With Halloween this week, one might assume that orange and black are the hands-down winners for favorite marketing décor. Yet pumpkins and witches hats have a formidable challenger in the pink ribbons signifying breast cancer awareness month, which currently adorn everything from grocery shelves to athletes’ uniforms.
The purpose behind breast cancer awareness month and the pink ribbon campaign is noble: to raise awareness about the risk and prevalence of breast cancer and build support and funding for continue research for treatments and ultimately a cure. Sadly, however, some seem to want to use the occasion not for education, but to spread misinformation about what scientists believe contributes to cancer.
Some feminist organizations and breast cancer groups are calling the pink ribbon campaign a “sellout” for allowing products that use commonly used chemicals to sport the pink ribbon. Certainly it would be a mixed message if the pink ribbon graced a pack of unfiltered cigarettes or rot-gut whiskey. But allowing canned goods, everyday cosmetics, and other household items that contain harmless amounts of chemicals to support breast cancer awareness month by featuring a pink ribbon is not just okay, but to do otherwise would send the wrong message about consensus views on what causes—and doesn’t cause—breast cancer.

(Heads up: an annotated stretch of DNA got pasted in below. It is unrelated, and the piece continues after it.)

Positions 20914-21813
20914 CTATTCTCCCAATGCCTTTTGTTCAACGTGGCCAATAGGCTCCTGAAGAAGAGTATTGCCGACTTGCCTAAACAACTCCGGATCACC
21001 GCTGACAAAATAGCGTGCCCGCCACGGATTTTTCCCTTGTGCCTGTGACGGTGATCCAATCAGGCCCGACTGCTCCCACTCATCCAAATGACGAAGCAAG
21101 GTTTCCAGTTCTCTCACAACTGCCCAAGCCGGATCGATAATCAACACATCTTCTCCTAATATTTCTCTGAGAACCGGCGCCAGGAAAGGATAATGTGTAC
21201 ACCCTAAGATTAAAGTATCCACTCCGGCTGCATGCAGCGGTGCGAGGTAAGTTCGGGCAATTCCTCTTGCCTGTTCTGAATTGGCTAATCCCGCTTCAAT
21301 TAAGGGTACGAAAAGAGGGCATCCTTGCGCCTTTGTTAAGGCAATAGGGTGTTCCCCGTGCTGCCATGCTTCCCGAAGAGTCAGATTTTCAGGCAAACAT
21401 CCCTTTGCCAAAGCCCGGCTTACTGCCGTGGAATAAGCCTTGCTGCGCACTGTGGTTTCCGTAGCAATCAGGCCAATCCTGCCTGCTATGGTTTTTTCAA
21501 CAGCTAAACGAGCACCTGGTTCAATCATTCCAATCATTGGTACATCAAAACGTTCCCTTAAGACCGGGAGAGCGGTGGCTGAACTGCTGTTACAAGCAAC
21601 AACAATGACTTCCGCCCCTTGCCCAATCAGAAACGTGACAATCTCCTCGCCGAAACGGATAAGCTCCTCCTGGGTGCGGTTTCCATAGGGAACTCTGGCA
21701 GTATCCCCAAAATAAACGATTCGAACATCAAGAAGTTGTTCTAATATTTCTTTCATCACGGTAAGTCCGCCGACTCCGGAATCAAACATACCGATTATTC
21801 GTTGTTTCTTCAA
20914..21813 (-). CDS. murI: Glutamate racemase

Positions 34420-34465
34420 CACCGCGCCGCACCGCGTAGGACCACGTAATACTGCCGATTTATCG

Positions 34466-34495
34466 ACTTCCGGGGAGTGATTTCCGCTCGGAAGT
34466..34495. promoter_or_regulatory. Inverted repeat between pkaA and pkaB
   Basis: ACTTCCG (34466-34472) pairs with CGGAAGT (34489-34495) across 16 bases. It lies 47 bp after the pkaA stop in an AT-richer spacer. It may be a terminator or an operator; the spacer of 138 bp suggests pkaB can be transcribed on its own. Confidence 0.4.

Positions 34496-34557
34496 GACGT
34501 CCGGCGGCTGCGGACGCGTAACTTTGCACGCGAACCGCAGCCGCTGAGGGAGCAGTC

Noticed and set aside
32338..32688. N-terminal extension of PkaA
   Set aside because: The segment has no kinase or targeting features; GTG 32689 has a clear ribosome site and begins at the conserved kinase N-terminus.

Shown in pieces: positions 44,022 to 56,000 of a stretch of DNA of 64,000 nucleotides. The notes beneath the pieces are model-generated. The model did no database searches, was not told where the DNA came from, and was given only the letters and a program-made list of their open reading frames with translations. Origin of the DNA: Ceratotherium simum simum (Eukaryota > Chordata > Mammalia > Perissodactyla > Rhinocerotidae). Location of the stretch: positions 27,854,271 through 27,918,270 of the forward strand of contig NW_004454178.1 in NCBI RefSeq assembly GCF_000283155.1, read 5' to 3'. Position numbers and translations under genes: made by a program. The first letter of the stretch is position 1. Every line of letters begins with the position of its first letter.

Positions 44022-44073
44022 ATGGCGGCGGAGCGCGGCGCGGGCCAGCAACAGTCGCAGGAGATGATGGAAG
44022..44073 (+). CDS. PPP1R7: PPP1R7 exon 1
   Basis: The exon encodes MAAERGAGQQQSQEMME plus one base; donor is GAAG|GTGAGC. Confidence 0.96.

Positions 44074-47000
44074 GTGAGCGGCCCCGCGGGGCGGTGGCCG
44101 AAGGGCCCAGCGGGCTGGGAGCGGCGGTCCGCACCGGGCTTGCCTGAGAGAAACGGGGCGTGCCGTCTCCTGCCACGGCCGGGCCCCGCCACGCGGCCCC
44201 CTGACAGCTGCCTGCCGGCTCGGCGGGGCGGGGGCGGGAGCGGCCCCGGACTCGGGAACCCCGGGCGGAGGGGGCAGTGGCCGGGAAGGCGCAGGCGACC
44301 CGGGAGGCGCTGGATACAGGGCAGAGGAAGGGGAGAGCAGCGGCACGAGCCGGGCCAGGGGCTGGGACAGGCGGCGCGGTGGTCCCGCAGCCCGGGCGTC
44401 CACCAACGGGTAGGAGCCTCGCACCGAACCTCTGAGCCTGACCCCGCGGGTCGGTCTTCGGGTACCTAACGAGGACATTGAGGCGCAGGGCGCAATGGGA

Ms. Magazine, for example, objects to the pink ribbon being used on cosmetic products that contain phthalates, which they argue are linked to increased rates of cancer. Yet there is very little to suggest that normal use of phthalate-containing personal care products is really associated with heightened risk for cancer. And in fact, while campaigns like the Campaign for Safe Cosmeticscontinue to warn readers about phthalates, the Food and Drug Administration describes a long list of studies that have been conducted on phthalates that have never found any link to adverse health effects.
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